Testament of Solomon

The Testament of Solomon is ascribed to King Solomon. It was written in the Greek language, some time in the early 1st millennium CE. Solomon prayed in the temple and receives from the archangel Michael a ring with the seal of God (in the shape of a Pentalpha) on it which will enable him to command the demons.

Solomon orderd the demon Ornias to take the ring and similarly imprint the prince of demons, Beelzebul. With Beelzebul under his command, Solomon now had all of the demons at his bidding to build the temple. Beelzebul reveals that he was formerly the highest ranking angel in Heaven.

In chapter 18, the demons of the 36 decans appear, with names that sometimes seem to be conscious distortions of the traditional names for the decans. The decan demons claim responsibility mostly for various ailments and pains, and they provide the magical formulae by which they may be banished.

For example, the thirty-third demon is Rhyx Achoneoth who causes sore throat and tonsilitis and can be driven off by writing the word Leikourgos on ivy leaves and heaping them into a pile.

Solomon’s final demon encounter involves sending a servant boy with his ring to take captive a wind demon who is harassing the land of Arabia. The boy is to hold a wine skin against the wind with the ring in front of it, and then tie up the bag when it is full. The boy succeeds in his task and returns with the wine skin. The imprisoned demon calls himself Ephippas, and it is by his power that a cornerstone, thought to be too large to lift, is raised into the entrance of the temple. Then Ephippas and another demon from the Red Sea bring a miraculous column made of something purple from out of the Red Sea. This Red Sea demon reveals himself as Abizithibod, and claims to be the demon who supported the Egyptian magicians against Moses, and who hardened the pharaoh’s heart, but had been caught with the Egyptian host when the sea returned and held down by this pillar until Ephippas came and together they could lift it.

Solomon describes how he fell in love with a Shunammite woman, and agreed to worship Remphan and Moloch in exchange for sex. Solomon agrees to sacrifice to them, but at first only sacrifices five locusts by simply crushing them in his hand. Immediately, the spirit of God departs from him, and he is made foolish and his name becomes a joke to both humans and demons. Solomon concludes his text with a warning to the readers; he tells them to not abandon their beliefs for sex like he did.

Many of the demons in Solomon’s encounters are of Greek, Egyptian, Jewish, Christian, Arabic, and other traditions. The majority of the testament consists of Solomon’s interviews with the demons. Two demons associated strongly with sexuality appear among them- Asmodeus from the Book of Tobit, and a female demon named Obyzouth, who is identical to Lilith in all but name, including the strangling of newborn children. Most of the other demons are otherwise unknown by name from other works. The demon Abezethibou is said to have hardened the pharaoh’s heart, rather than Yahweh.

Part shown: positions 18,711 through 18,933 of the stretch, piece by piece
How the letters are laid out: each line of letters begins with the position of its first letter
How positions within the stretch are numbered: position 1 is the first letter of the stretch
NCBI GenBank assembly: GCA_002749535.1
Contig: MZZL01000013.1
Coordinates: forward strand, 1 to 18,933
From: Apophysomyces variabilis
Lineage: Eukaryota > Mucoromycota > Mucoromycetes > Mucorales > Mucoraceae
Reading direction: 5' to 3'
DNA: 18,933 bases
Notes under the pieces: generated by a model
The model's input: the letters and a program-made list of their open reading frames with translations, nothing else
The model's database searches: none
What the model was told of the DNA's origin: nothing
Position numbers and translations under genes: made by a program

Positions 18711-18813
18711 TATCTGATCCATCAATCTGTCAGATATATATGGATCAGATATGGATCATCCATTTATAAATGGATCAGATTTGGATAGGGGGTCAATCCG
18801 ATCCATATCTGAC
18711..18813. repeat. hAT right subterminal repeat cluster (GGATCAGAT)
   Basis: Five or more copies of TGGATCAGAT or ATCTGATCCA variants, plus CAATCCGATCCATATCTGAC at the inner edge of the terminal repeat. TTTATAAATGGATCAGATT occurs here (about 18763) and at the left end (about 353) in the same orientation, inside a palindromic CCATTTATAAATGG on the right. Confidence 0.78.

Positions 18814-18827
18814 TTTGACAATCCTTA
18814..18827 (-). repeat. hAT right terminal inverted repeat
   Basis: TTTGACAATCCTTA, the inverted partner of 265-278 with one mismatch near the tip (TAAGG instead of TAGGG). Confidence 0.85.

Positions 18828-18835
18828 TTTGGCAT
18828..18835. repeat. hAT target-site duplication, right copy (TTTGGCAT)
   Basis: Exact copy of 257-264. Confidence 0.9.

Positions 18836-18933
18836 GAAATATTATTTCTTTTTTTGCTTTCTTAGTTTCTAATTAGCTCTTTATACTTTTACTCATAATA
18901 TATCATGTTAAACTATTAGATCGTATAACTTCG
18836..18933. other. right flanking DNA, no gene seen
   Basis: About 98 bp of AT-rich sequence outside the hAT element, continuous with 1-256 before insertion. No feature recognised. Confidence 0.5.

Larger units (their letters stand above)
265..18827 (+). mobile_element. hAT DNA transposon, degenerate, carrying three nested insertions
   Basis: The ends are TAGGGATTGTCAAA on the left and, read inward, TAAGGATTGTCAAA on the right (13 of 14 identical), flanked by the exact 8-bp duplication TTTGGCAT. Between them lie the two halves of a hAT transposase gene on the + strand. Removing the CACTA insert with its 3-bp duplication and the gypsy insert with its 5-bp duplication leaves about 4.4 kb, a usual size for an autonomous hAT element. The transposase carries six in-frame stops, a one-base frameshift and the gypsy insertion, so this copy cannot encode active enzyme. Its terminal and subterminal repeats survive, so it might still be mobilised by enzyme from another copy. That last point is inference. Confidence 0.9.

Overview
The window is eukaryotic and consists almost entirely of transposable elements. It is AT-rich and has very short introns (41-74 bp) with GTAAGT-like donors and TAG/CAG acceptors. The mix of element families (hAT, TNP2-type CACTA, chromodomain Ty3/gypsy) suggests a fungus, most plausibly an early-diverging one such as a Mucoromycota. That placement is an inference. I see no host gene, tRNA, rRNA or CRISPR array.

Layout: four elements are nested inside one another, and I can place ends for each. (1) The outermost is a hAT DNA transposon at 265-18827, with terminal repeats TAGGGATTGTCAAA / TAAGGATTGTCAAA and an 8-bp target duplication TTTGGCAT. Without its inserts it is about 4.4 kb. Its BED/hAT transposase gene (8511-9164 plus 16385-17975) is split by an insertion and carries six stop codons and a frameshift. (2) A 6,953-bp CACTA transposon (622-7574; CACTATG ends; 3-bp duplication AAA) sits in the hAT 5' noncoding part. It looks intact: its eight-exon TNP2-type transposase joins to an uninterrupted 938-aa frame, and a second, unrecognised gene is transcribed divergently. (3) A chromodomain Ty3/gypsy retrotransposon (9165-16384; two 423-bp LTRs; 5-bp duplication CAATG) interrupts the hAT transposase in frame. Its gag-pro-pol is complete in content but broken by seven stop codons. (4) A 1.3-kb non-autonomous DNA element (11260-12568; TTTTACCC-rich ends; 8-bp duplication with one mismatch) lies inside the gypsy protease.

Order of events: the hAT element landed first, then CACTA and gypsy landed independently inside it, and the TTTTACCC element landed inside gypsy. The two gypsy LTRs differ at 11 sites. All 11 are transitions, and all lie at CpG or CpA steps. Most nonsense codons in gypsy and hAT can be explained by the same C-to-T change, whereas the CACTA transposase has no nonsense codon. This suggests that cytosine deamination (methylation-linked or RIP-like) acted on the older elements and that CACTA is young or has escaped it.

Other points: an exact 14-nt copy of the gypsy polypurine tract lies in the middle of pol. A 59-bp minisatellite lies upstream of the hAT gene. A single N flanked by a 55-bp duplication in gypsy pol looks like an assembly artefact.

Asmodeus is a king of demons mostly known from the Book of Tobit, in which he is the primary antagonist. The demon is also mentioned in some Talmudic legends; for instance, in the story of the construction of the Temple of Solomon. He was supposed by some Renaissance Christians to be the King of the Nine Hells. Asmodeus also is referred to as one of the seven princes of Hell. In Binsfeld’s classification of demons, each one of these princes represents one of the seven deadly sins (Lust, Gluttony, Greed, Sloth, Wrath, Envy, and Pride). Asmodeus is the demon of lust and is therefore responsible for twisting people’s sexual desires, as seen in the book of Tobias especially. He is also said to be here on Earth after millions of years in hell. In Jewish and Islamic lore he is the king of the demons (Shedim/Jinn). It is said in Asmodeus; Or, The Devil on Two Sticks that people who fall to Asmodeus’ ways will be sentenced to an eternity in the second level of hell.

In the myth and folklore of the Near East and Europe, Abyzou is the name of a female demon. Abyzou was blamed for miscarriages and infant mortality and was said to be motivated by envy, as she herself was infertile. In the Jewish tradition, she is identified with Lilith, in Coptic Egypt with Alabasandria, and in Byzantine culture with Gylou, but in various texts surviving from the syncretic magical practice of antiquity and the early medieval era she is said to have many or virtually innumerable names. Abyzou (also spelled Abizou, Obizu, Obizuth, Obyzouth, Byzou) is pictured on amulets with fish- or serpent-like attributes. Her fullest literary depiction is the compendium of demonology known as the Testament of Solomon, dated variously by scholars from as early as the 1st century AD to as late as the 4th.

The demons, listed in order of appearance, are Ornias, Beelzeboul, Onoskelis, Asmodeus, Tephras, the 7 star sisters (a reference to the Pleiades), Envy, Rabdos, Rath, Tribolaios, Obizuth, the wingdragon, Enepsigos, Kunopaston, an unnamed “lustful spirit”, the 36 spirits of the decans, Ephippas, Abizithibod

1 Comment

Leave a Reply

Fill in your details below or click an icon to log in:

WordPress.com Logo

You are commenting using your WordPress.com account. Log Out /  Change )

Google photo

You are commenting using your Google account. Log Out /  Change )

Twitter picture

You are commenting using your Twitter account. Log Out /  Change )

Facebook photo

You are commenting using your Facebook account. Log Out /  Change )

Connecting to %s